This is not really surprising news, but the extent of how much they like it is.
That's one of the results of a 2007 study of wine drinkers who are representative of consumers who buy expensive wine. The survey, conducted by California's WineOpinions, found that almost one-half of respondents are "very likely" to buy a $30-plus Napa cab, but only one-quarter are very likely to buy similarly-priced Bordeaux red wine.
Meanwhile, more than a third are "not very likely" to buy a Washington state cabernet or a Spanish red from Rioja, even though the quality is comparable and the price is often one-third less (or more).
John Gillespie, whose company conducted the survey, says that Wine Magazine influence -- which holds Napa cabernet in almost ridiculously high esteem -- accounts for some of those numbers. But he notes that that isn't the only reason.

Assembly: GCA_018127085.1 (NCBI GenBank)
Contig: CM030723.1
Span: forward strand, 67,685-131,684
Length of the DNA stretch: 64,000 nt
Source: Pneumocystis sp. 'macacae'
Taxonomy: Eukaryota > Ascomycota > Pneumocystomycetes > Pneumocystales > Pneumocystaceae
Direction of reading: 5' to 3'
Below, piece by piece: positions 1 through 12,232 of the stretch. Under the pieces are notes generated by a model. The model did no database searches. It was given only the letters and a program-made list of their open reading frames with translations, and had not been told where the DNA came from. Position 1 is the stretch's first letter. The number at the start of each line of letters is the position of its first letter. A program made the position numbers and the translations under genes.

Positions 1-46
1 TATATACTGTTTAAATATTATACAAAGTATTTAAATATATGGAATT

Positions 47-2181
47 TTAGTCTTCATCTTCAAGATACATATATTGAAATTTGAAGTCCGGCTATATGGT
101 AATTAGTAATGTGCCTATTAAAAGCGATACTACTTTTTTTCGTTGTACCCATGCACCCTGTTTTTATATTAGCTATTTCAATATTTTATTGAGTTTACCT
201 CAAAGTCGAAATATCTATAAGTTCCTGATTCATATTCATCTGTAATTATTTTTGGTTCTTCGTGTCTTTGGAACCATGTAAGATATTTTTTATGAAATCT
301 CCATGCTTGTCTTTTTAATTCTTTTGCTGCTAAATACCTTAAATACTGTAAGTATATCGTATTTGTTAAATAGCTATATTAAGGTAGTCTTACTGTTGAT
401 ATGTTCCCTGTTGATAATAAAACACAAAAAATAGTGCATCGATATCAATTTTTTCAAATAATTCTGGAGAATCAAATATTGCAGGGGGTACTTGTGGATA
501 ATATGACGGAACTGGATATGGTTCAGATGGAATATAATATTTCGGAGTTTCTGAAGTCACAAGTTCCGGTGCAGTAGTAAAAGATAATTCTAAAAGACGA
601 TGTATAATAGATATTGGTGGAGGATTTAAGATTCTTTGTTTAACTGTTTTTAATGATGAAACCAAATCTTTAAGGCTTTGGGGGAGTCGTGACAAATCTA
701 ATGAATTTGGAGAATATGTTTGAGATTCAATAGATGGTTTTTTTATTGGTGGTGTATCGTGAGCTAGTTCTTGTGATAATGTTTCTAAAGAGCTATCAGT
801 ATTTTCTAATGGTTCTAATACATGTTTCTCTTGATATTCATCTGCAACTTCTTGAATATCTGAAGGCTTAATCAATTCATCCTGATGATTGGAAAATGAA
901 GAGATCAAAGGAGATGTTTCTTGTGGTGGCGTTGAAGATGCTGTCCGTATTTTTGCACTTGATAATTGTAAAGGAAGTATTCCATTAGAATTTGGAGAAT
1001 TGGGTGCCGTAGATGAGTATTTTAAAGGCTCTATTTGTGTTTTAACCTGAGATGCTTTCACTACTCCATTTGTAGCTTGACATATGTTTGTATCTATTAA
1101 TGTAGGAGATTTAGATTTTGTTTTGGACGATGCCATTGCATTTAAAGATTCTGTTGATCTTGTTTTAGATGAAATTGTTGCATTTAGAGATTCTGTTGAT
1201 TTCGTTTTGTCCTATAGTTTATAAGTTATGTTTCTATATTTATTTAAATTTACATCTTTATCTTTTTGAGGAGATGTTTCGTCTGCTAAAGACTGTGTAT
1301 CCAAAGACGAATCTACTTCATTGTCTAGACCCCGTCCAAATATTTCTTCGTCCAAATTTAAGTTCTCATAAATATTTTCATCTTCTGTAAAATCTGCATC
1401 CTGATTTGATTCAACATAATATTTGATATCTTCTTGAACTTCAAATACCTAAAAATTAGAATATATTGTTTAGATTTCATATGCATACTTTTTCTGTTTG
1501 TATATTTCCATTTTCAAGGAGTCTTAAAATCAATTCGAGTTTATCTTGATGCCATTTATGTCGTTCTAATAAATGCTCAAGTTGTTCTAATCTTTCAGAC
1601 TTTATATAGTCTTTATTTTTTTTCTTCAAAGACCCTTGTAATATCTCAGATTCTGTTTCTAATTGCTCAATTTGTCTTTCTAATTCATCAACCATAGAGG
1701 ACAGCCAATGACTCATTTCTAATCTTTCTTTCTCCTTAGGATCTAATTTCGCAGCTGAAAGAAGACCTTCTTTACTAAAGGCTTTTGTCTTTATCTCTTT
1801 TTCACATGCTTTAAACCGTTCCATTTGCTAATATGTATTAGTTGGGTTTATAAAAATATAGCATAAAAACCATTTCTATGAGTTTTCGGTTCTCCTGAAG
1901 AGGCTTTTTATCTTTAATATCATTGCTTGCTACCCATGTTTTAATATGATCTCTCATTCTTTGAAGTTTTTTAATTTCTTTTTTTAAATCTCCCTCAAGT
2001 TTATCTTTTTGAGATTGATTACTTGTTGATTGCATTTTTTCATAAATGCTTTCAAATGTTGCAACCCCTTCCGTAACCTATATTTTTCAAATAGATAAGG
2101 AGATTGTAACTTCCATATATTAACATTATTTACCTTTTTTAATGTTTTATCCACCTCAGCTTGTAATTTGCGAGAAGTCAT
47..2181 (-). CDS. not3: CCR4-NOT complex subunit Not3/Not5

• Napa wines, though overpriced, aren't as overpriced as similar Bordeaux wines. So, in that respect, Napa still offers value.
• It's easier to buy Napa wines in the U.S. than it is Bordeaux wines. All things being equal, consumers will buy what's on the shelf.
• These consumers are more likely to have visited a Napa winery, and that's a powerful inducement to keep buying the winery's product. Why take a chance on a $30 Rioja when you've been to the place where the $40 Napa cab is made?